• Do not take extended-release Mirapex and immediate-release Mirapex tablets at the same time.
  • Mirapex needs to be started at a low dose and the dosage increased slowly to reduce the risk of large drops in blood pressure (more likely to occur during Mirapex initiation). When you are getting up from a lying down or sitting position, do so slowly. Mirapex may make you dizzy and more likely to fall.
  • Tell your doctor if your symptoms get worse while taking Mirapex or if you experience any troublesome side effects such as feeling dizzy, muscle pain or weakness, or vision problems.
  • Mirapex may impair your thinking or reactions and make driving or operating machinery dangerous. Do not drive or perform hazardous tasks until you know how Mirapex affects you. In some people, Mirapex may cause a sudden onset of sleep, even during the daytime.
  • Do not drink alcohol while taking Mirapex.
  • Mirapex may cause withdrawal symptoms if stopped suddenly. Follow your doctor's instructions if Mirapex needs to be discontinued.
  • Tell the person's doctor if someone you know taking Mirapex is hallucinating, psychotic, or displaying out-of-character behaviors such as an increased need to gamble, partake in reckless sex, or spending excessive amounts of money.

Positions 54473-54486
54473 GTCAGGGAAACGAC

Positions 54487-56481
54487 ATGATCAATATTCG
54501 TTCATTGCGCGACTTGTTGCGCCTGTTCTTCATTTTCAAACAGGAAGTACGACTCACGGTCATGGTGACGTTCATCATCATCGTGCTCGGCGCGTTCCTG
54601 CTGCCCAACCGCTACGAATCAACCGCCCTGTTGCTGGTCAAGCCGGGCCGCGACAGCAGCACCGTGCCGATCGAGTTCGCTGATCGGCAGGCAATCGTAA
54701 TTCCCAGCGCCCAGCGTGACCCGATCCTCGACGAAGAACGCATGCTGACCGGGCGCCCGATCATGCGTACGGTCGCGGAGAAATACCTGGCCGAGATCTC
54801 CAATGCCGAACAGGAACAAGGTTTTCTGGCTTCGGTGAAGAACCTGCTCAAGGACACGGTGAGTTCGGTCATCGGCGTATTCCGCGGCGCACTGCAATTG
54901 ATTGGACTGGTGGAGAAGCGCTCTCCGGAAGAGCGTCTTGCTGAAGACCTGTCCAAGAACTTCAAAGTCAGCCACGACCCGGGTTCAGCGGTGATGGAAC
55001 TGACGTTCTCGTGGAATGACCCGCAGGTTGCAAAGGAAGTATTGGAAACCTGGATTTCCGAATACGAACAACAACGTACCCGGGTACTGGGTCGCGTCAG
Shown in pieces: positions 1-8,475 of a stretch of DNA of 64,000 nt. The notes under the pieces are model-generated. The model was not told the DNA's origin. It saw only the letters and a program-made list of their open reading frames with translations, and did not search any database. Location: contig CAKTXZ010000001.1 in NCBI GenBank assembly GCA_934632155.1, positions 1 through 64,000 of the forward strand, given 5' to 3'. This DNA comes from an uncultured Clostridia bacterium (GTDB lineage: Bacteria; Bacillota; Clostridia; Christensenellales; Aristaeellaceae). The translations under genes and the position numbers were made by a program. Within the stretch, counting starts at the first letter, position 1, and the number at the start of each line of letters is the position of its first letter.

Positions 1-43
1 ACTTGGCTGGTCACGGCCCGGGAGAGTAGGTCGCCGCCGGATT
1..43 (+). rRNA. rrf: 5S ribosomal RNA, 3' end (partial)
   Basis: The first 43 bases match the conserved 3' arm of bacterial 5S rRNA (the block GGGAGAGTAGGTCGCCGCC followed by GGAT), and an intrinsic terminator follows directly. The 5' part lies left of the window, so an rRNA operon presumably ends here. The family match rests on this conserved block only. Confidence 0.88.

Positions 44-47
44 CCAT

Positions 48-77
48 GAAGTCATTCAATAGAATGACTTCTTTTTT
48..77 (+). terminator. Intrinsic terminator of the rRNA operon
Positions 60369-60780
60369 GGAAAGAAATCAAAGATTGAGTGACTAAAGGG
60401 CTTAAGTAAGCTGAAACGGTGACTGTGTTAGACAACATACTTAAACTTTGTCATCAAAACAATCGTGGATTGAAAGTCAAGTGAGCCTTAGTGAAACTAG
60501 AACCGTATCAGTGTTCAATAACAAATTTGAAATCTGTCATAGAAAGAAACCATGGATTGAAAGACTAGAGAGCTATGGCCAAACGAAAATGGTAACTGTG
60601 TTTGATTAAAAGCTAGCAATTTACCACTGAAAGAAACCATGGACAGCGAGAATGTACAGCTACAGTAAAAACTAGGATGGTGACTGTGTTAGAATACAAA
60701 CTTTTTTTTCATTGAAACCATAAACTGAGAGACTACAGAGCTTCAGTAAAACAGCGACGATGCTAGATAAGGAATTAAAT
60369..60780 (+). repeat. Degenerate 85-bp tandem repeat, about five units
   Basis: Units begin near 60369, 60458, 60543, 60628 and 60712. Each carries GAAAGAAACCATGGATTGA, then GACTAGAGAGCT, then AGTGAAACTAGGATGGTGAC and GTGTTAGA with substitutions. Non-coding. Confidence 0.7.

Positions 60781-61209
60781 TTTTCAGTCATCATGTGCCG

• Be aware that people with Parkinson's Disease (PD) have a 2 to 6-fold higher risk of melanoma than people without PD. Experts aren't sure if this is due to the disease or medications used to treat the disease. Check your skin frequently for melanomas, and see a dermatologist yearly if you are taking Mirapex.
  • Keep your tablets away from moisture, heat, and light.
  • Tell your doctor if you are breastfeeding, pregnant, or intending to become pregnant because Mirapex may not be suitable for you.

6. Response and effectiveness

  • Mirapex is rapidly absorbed and peak concentrations are reached within two hours. Food does not affect the extent of Mirapex absorption, although it may delay how fast it reaches its peak.